72 Living Room Pendant Lighting Concrete Floors Table Design Photos And Ideas

Living, dining, and kitchen spaces flow into one another in the soaring great room. Here, the Sacramento firm placed new, polished concrete slabs over the original ones to alleviate unsightly cracks.
The living room on the first floor is the main family gathering space. “It is the collection zone for togetherness, and offers an abundance of natural light and extended views out to the bay and beyond,” says architect Tony Vella.
Featured during Palm Springs’s Modernism Week, this funky pad embodies a rock-and-roll vibe with Mick Jagger memorabilia living alongside leopard prints, skulls, and pop-inspired colors. Up to six guests can enjoy this three-bedroom, two-bathroom home.
The communal dining table in the main house was custom-made by a local woodworker and island timber mill owner, Joe Romano, in collaboration with WindowCraft. Raw metal supports for the table were fabricated by Salish Metalworks on Orcas Island, a sister island to San Juan.
When a couple approached Colorado-based Cottle Carr Yaw (CCY) Architects for a modern mountain retreat, they brought with them images of what would be the founding inspiration behind the new design—a simple and rugged cabin in Norway where the husband and his relatives had been gathering since the 1950s. Much like this ancestral Norwegian cabin, the new getaway is designed with the same rustic charms and deference to the landscape, as well as an inviting environment for friends and family to gather for generations to come.
What was once a poorly planned floor plan has transformed into open, brightly lit living spaces at the hub of the home.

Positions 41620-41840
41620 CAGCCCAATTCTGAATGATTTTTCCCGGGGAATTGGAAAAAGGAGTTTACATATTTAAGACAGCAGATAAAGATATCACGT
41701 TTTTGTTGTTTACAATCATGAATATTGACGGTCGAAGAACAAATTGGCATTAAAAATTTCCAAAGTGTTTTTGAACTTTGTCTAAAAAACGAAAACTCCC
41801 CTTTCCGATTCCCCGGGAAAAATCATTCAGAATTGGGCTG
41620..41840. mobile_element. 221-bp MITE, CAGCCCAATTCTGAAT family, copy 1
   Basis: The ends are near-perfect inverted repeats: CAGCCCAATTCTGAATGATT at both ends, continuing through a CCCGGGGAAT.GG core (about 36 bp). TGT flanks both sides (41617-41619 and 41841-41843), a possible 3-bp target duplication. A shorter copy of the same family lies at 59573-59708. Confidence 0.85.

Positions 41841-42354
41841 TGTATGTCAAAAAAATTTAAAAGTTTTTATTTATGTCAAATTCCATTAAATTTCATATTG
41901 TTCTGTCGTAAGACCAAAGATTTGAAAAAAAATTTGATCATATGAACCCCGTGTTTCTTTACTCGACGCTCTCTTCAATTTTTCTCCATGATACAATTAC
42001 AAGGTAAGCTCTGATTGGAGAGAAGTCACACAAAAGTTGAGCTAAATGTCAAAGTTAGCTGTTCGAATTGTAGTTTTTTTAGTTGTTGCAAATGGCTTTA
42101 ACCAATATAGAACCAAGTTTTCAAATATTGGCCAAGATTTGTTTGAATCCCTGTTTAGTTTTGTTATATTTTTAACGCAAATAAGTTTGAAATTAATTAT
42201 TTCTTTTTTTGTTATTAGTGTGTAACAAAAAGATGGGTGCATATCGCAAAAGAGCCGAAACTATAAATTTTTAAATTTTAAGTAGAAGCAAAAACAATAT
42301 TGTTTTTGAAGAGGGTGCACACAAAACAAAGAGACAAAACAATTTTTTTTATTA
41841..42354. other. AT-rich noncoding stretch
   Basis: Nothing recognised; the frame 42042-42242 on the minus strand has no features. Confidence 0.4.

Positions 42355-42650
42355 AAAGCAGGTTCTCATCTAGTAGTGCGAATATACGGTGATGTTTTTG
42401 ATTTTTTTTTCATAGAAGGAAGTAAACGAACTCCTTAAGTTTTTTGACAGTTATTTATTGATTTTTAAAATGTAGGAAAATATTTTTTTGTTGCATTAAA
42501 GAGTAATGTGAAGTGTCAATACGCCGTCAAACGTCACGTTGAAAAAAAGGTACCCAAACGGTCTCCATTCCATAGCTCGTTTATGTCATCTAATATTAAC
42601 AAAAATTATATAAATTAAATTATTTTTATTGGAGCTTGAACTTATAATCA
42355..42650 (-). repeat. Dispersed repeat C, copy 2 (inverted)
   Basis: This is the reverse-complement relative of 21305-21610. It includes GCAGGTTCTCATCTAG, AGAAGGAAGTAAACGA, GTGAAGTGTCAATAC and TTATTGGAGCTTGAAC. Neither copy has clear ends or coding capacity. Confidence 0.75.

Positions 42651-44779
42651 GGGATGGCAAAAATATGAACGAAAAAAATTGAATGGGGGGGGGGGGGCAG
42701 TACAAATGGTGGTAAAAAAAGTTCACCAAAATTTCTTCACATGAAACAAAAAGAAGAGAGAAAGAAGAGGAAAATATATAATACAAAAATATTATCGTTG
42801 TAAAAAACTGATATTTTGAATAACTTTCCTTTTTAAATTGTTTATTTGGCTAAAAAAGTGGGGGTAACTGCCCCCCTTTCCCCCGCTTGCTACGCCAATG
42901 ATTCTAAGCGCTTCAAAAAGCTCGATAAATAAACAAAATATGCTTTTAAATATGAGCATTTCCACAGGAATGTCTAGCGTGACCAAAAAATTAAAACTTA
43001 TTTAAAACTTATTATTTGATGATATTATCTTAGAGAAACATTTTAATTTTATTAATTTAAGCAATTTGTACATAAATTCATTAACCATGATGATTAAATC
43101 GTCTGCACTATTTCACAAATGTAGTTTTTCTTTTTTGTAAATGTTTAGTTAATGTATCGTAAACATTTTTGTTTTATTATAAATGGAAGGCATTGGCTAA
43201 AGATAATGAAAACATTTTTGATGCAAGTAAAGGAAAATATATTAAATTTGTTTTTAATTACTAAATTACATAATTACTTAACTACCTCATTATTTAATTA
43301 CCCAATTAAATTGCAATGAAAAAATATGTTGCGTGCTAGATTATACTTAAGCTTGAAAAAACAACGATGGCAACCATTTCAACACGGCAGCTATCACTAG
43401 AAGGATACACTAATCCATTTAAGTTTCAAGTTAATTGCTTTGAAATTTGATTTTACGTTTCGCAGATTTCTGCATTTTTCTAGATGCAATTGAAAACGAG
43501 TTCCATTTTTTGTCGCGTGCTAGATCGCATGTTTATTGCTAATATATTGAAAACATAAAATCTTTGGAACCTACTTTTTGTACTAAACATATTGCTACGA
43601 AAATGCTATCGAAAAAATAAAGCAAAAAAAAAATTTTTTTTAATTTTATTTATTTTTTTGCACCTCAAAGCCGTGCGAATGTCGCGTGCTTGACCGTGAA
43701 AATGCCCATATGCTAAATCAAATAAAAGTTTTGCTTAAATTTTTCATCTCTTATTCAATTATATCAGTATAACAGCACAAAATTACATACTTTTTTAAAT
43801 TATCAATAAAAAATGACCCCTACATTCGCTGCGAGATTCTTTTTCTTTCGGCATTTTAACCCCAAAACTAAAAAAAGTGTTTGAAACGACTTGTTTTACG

A mezzanine loft level provides extra floor space without increasing the home's footprint. Built-in bookshelves double as a guardrail for the lofted work space, accessed by a built-in ladder.
The living area has a wall of windows, the central two of which are operable. The orientation of the volume and the windows were specifically located to take advantage of the view.
The chic interiors have a modern Scandinavian vibe.
When the casement windows are opened, family members can bask in sunlight while reading a book indoors.
Alchemy Builders installed the roof and windows using traditional materials and building methods.
cozy by the fire
Internally, colors are muted, and the use of a washed oak gives the spaces warmth.
Alspec Aluminum and Dowell Windows products facilitate a strong indoor/outdoor connection.
Rows of globe lights featured throughout the rooms cast light in all directions—including up at the ceiling.
The tongue-and-groove ceiling has not been painted, and globe pendant lighting abounds.
The renovation opened the kitchen to the living space and added an island for increased prep and storage space.
The dining area features a distinctive cinder block fireplace. Molded plastic side chairs are arranged around a Segmented Base table, all by Charles and Ray Eames for Herman Miller. The space is illuminated by a Saucer pendant lamp by George Nelson from Modernica.
The dining table and chairs were designed by Tim Sharpe.
Located in Portola Valley, California, this renovation of a William Wurster Ranch house began with a study of the home’s history. Inspired by original photos of the 1950s home, the renovation refreshed its significant architectural past without detracting from its Wurster essence.
A bespoke kitchen counter effortlessly blends into the living room, where a Diciotto x2 chandelier hangs to provide warm, cozy lighting.
Dawnsknoll optimizes the capture of natural light and cross ventilation, keeping down electrical costs. Interior/exterior courtyards, as well as the master and living room sliders, help circulate breezes. Sustainable heating is also introduced through radiant floor heating and domestic water heating throughout the house.
Vertical strips of white-painted populus paneling clads the exterior wall of the second-floor bedroom, creating a house-within-a-house effect. The sofa is by EBD and the chairs by APPAREILarchitecture.
A view of the dining area and living space from the kitchen. The floors are polished concrete while the walls are lined in baltic birch. The lighting is by Hamster.
The roofs of both wings converge at the garden to create a continuous porch around the house.
A light gray sofa sits in the living lounge.